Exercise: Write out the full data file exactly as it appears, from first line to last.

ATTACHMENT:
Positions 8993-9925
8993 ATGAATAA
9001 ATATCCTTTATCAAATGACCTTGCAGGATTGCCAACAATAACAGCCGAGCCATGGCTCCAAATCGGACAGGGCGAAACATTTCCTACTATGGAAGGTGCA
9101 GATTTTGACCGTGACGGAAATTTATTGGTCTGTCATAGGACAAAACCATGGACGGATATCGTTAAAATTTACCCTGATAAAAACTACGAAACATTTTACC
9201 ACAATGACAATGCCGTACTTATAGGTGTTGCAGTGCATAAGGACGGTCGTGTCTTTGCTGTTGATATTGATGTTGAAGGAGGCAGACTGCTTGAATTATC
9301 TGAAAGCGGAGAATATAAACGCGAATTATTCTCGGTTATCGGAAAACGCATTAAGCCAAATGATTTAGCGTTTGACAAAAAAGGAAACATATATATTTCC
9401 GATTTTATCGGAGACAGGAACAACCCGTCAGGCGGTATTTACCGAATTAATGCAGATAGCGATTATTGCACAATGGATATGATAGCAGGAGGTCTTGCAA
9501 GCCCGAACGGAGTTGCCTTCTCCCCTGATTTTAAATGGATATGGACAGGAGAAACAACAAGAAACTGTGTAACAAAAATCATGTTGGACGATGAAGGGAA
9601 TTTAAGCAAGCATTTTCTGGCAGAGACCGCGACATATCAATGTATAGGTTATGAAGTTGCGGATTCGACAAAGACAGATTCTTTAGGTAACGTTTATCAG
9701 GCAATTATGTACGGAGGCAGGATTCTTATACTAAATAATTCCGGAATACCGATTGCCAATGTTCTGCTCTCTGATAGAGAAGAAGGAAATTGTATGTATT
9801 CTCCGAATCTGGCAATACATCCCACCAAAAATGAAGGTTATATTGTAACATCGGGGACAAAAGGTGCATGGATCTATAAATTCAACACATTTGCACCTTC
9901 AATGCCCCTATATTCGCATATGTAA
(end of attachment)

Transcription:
Positions 8993-9925
8993 ATGAATAA
9001 ATATCCTTTATCAAATGACCTTGCAGGATTGCCAACAATAACAGCCGAGCCATGGCTCCAAATCGGACAGGGCGAAACATTTCCTACTATGGAAGGTGCA
9101 GATTTTGACCGTGACGGAAATTTATTGGTCTGTCATAGGACAAAACCATGGACGGATATCGTTAAAATTTACCCTGATAAAAACTACGAAACATTTTACC
9201 ACAATGACAATGCCGTACTTATAGGTGTTGCAGTGCATAAGGACGGTCGTGTCTTTGCTGTTGATATTGATGTTGAAGGAGGCAGACTGCTTGAATTATC
9301 TGAAAGCGGAGAATATAAACGCGAATTATTCTCGGTTATCGGAAAACGCATTAAGCCAAATGATTTAGCGTTTGACAAAAAAGGAAACATATATATTTCC
9401 GATTTTATCGGAGACAGGAACAACCCGTCAGGCGGTATTTACCGAATTAATGCAGATAGCGATTATTGCACAATGGATATGATAGCAGGAGGTCTTGCAA
9501 GCCCGAACGGAGTTGCCTTCTCCCCTGATTTTAAATGGATATGGACAGGAGAAACAACAAGAAACTGTGTAACAAAAATCATGTTGGACGATGAAGGGAA
9601 TTTAAGCAAGCATTTTCTGGCAGAGACCGCGACATATCAATGTATAGGTTATGAAGTTGCGGATTCGACAAAGACAGATTCTTTAGGTAACGTTTATCAG
9701 GCAATTATGTACGGAGGCAGGATTCTTATACTAAATAATTCCGGAATACCGATTGCCAATGTTCTGCTCTCTGATAGAGAAGAAGGAAATTGTATGTATT
9801 CTCCGAATCTGGCAATACATCCCACCAAAAATGAAGGTTATATTGTAACATCGGGGACAAAAGGTGCATGGATCTATAAATTCAACACATTTGCACCTTC
9901 AATGCCCCTATATTCGCATATGTAA